German, born 1969
City of Nature, 2011
DVD, edition 4/10
Running time: 4 minutes
Pending Acquisition Funds, 2012
Kota Ezawa recontextualizes images from art history and popular culture in animated videos, slide projections, light boxes, collages, and works on paper. Ezawa believes that “it is more interesting to look at something you know than to look at something you don’t know.” By appropriating videos and still images of pivotal events in American history—such as the arresting silent film of the assassination of President John F. Kennedy recorded by Abraham Zapruder, or footage of the verdict announcement at the O.J. Simpson murder trial—as well as imagery commonplace in American consumer life, he creates experiences for the viewer that are based on familiar sights laden with cultural significance. Over the past three years, Ezawa has been working on a series of works that focus on physical versus illusionary space, and how reality and fiction merge to form intricate relationships in films, television, and photographs.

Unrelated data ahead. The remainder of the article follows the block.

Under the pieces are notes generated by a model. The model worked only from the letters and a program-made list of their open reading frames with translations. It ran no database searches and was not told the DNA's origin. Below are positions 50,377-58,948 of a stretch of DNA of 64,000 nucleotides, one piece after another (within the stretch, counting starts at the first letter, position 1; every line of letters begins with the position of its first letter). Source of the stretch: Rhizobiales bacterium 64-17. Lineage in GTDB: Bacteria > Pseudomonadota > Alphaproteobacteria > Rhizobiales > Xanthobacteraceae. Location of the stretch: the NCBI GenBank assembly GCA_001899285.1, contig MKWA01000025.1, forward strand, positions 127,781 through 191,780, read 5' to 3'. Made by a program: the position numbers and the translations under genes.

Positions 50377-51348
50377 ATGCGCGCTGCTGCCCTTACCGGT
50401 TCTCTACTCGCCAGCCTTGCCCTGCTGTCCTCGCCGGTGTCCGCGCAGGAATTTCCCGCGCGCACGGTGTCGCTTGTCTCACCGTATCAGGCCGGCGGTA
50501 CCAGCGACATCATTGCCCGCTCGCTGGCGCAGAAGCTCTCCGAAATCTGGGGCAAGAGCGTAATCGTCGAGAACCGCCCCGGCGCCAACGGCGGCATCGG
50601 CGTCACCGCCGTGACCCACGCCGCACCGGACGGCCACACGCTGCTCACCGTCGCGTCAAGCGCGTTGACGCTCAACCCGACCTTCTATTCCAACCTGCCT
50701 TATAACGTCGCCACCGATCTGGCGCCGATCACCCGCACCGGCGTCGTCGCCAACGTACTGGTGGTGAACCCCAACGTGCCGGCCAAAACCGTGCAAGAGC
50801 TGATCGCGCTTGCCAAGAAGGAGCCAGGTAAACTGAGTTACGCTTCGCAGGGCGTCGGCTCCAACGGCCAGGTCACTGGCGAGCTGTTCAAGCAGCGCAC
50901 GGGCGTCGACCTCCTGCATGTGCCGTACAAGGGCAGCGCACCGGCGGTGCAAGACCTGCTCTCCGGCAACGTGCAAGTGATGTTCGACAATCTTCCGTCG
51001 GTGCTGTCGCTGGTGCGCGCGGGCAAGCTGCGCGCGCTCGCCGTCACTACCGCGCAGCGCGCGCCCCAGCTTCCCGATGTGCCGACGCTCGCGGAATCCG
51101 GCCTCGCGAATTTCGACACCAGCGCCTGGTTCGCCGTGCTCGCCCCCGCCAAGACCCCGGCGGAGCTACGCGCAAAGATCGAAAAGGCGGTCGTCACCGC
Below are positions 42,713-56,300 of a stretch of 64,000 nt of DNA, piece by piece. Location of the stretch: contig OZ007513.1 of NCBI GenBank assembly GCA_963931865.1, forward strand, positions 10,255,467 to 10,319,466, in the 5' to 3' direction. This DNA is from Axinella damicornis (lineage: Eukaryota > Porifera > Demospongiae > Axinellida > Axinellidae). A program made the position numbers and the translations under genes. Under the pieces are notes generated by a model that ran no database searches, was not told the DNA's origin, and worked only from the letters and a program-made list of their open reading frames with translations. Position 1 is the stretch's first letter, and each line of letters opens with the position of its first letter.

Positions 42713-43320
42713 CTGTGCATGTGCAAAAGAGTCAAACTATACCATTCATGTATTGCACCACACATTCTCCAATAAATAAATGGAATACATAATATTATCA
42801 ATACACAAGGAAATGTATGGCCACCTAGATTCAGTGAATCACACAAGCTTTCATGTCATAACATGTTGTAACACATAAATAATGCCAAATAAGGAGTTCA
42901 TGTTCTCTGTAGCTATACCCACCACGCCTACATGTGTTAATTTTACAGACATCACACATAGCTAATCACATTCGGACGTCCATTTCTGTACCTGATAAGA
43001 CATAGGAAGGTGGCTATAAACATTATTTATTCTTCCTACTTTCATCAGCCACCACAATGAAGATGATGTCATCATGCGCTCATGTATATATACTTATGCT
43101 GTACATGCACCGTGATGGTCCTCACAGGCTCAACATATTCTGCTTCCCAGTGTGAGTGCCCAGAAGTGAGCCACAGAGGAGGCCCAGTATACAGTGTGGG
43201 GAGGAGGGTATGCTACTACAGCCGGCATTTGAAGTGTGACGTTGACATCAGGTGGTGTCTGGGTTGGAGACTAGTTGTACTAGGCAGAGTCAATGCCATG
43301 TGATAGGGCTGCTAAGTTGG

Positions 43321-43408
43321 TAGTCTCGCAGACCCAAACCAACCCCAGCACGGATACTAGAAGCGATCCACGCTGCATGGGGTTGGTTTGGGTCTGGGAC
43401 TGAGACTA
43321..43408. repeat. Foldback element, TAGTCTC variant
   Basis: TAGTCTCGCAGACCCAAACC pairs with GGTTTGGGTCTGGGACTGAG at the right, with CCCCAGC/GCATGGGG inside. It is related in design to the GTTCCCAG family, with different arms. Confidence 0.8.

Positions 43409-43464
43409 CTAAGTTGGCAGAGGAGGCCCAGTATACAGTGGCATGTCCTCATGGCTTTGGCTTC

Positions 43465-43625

City of Nature, 2011, weaves together images based on brief excerpts from twenty popular films, including Days of Heaven, 1978, and Brokeback Mountain, 2005, featuring pristine landscapes. The images in Ezawa’s film are manually reconstructed using drawing software and edited together frame by frame to form the work’s narrative. In City of Nature, nature becomes the central character, rather than a backdrop or cutaway between the scenes of a movie.
MORE ABOUT THE ARTIST
Born in Cologne, Germany in 1969, Kota Ezawa studied at the Kunstakademie Düsseldorf, Germany, and received his BFA from the San Francisco Art Institute, California and an MFA from Stanford University, California. He has shown extensively both nationally and internationally, and his work is held in numerous museum collections. He currently lives and works in San Francisco, California, and is an Assistant Professor of Media Arts at the California College of the Arts.
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